Aims/hypothesis: The AERx insulin Diabetes Management system (AERx iDMS) is a liquid aerosol device that enables insulin to be administered to the peripheral parts of the lung. This study aimed to compare the pharmacokinetic and pharmacodynamic properties of insulin which is inhaled using AERx iDMS with insulin which is subcutaneously administered.
Methods: In total, 18 C-peptide negative patients with Type I (insulin-dependent) diabetes mellitus participated in this randomised, open-label, 5-period crossover trial. Human regular insulin was administered subcutaneously (0.12 U/kg body weight) or inhaled by means of the AERx iDMS (dosages 0.3, 0.6, 1.2, and 1.8 U/kg body weight). Thereafter plasma glucose was kept constant at 7.2 mmol/l for a 10-h period (glucose clamp technique).
Results: Inhaled insulin provided a dose-response relation that was close to linear for both pharmacokinetic (AUC-Ins(0-10 h); Cmax-Ins) and pharmacodynamic (AUC-GIR(0-10 h); GIRmax) parameters. Time to maximum insulin concentration (Tmax-Ins) and time to maximum glucose infusion rate (TGIRmax) were shorter with inhaled insulin than with subcutaneous administration. The pharmacodynamic system efficiency of inhaled insulin (AUC-GIR(0-6 h) was 12.7% (95% C.I.: 10.2-15.6).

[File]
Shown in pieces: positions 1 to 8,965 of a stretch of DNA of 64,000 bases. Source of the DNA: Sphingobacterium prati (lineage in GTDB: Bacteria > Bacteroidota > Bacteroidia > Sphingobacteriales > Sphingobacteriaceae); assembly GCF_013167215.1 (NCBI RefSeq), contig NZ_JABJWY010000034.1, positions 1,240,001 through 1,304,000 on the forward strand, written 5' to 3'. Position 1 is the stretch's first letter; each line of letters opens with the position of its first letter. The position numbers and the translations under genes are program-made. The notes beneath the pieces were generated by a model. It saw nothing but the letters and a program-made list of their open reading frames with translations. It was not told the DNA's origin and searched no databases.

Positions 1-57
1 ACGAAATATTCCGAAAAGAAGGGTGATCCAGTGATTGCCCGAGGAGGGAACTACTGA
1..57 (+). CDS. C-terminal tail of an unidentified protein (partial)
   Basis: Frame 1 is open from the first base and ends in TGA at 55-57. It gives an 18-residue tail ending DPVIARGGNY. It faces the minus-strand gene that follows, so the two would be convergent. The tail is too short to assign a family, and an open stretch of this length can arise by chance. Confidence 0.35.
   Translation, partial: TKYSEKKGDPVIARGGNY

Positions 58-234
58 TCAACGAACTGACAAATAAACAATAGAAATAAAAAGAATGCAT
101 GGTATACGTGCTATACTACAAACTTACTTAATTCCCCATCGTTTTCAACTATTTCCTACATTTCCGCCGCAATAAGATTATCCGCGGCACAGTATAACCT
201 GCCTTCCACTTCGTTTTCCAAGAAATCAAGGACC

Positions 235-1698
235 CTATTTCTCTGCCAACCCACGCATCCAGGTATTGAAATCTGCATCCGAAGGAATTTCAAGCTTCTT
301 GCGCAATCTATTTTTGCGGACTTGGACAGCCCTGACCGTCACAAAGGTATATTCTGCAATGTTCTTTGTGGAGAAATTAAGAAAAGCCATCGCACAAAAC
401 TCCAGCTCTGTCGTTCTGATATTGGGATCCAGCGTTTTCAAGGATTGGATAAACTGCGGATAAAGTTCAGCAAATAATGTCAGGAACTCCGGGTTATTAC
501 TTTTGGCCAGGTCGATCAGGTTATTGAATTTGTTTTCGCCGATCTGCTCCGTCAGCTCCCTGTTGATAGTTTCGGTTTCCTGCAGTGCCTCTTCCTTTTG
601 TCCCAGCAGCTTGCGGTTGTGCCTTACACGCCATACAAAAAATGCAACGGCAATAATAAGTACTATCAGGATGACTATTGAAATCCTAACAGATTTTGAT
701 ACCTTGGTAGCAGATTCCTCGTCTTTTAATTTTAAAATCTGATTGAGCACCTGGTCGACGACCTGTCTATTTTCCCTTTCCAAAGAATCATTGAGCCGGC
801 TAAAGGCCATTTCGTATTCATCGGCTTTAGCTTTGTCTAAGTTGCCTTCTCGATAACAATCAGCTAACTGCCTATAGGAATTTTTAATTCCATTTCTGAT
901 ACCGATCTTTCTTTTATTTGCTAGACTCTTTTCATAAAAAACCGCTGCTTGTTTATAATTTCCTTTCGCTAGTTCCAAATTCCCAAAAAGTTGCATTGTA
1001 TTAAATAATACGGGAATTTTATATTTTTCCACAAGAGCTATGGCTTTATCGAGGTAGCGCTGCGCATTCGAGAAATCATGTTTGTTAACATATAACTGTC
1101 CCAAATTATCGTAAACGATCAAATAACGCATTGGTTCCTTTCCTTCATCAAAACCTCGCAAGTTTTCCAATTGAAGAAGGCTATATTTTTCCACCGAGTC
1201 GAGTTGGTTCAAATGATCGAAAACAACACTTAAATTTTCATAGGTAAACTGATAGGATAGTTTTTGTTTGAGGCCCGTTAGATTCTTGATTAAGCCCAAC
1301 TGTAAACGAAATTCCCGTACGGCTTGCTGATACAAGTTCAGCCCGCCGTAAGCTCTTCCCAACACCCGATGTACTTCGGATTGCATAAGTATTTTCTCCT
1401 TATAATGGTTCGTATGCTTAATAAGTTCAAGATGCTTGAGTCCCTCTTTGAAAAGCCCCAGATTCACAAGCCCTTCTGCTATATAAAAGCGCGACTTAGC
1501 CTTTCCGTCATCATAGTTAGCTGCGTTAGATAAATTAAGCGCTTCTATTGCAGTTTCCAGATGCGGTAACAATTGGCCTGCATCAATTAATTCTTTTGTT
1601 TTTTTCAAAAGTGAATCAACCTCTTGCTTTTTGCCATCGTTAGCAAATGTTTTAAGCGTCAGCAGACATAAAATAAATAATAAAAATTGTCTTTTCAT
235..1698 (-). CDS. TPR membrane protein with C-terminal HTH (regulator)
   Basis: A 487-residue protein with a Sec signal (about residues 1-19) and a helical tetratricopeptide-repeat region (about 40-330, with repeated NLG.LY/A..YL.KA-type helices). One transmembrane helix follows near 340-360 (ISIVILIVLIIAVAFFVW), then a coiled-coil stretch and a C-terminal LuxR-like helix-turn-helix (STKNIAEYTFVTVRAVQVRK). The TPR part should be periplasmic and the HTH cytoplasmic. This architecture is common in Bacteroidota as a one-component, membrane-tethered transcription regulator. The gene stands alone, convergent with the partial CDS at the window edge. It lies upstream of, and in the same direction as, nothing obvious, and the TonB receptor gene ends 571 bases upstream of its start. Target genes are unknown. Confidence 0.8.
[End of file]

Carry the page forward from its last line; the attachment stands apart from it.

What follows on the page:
Conclusion/interpretation: The inhalation of soluble human insulin using the AERx iDMS is feasible and provides a clear dose response. Further long-term studies are required to investigate safety aspects, HbA1c values, incidence of hypoglycaemic events and the quality of life.